What’s the thing that you’re most proud of? What did you do, and why is it so meaningful to you?
I think the first woman that got hired from CodeGirls was a fantastic feeling. When we started the bootcamp, we weren’t thinking about getting them hired. We just wanted to experiment with the idea of teaching women in Pakistan how to code without going to a university. But when they started graduating, organizations began asking if they could interview them. We realized that we need to go all the way and create a complete pipeline. It was an incredible feeling when companies interviewed our students and messaged us, saying that the student was brilliant, and they would love to hire her.
What is something in your journey that you regret or wish you did differently?
At the start of my career, I did not have a lot of female friends or mentors or was part of any community. I was usually the only woman in companies. I didn’t have anyone I could talk to about what was happening at work or how I was feeling about switching jobs so fast. I really wished I had a mentor or role model at the time. But I’m glad I was able to create a community that provides that kind of support to other women.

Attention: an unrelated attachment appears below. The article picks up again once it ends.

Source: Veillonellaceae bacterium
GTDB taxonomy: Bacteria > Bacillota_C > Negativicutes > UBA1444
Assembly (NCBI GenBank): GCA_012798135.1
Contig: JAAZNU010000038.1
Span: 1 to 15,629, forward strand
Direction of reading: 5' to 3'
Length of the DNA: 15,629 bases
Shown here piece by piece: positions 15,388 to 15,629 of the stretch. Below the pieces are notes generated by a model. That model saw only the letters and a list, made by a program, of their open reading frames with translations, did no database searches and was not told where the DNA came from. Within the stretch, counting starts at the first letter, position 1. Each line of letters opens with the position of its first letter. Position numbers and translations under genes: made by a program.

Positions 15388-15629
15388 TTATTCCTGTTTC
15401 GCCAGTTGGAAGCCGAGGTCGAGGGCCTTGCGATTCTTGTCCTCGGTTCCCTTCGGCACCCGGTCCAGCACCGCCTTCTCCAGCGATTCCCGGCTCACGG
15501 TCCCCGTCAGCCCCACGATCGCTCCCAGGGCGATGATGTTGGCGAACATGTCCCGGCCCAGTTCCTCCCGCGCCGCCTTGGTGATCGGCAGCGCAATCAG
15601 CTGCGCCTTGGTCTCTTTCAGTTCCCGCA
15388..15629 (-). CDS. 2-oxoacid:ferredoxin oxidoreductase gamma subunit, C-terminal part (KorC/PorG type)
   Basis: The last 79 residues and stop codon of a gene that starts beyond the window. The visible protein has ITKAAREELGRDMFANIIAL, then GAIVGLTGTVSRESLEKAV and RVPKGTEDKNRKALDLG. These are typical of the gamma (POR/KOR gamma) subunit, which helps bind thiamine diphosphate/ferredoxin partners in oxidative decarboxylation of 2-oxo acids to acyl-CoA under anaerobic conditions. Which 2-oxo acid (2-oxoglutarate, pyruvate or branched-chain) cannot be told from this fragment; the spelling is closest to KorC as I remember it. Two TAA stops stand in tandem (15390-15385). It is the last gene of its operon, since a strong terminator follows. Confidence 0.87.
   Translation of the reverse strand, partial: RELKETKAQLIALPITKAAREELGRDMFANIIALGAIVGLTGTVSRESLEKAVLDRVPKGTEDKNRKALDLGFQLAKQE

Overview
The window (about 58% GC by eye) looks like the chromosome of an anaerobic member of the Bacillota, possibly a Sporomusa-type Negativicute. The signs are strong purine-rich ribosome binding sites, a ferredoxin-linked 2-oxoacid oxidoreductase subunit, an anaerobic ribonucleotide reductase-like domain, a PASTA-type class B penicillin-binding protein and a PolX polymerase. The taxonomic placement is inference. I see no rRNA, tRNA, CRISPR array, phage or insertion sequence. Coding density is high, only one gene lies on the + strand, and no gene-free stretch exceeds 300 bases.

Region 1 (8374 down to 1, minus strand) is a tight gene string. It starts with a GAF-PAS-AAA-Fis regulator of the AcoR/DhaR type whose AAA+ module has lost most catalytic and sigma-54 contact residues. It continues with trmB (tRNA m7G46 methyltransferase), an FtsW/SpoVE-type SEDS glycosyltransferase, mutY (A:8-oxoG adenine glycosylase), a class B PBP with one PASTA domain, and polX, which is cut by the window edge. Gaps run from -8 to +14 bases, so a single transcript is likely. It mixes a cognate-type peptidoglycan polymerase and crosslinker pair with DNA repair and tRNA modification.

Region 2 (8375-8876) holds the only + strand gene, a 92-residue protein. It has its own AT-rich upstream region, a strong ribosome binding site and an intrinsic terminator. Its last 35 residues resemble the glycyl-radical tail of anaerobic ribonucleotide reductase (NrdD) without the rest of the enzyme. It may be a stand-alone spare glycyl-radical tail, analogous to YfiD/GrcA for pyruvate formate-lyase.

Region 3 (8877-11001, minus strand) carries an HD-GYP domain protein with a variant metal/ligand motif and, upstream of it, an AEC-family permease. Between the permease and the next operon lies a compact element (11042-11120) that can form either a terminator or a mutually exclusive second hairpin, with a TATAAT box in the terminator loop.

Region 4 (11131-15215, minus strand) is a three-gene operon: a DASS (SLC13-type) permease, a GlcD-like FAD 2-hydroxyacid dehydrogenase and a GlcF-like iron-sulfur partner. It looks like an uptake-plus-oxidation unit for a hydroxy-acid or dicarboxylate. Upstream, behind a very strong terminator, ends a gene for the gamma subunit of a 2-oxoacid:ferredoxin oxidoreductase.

What is something or someone in your tech journey that you’re grateful for?
I’m extremely grateful for Shamim Rajani’s support, her ability to listen, and for her willingness to call me out wherever required. We’ve worked very closely on community projects over the last 2-3 years, and our organizations work in partnership on CodeGirls. It’s essential to have complete transparency, trust each other, delegate, and talk things out. I’m really incredibly grateful for her.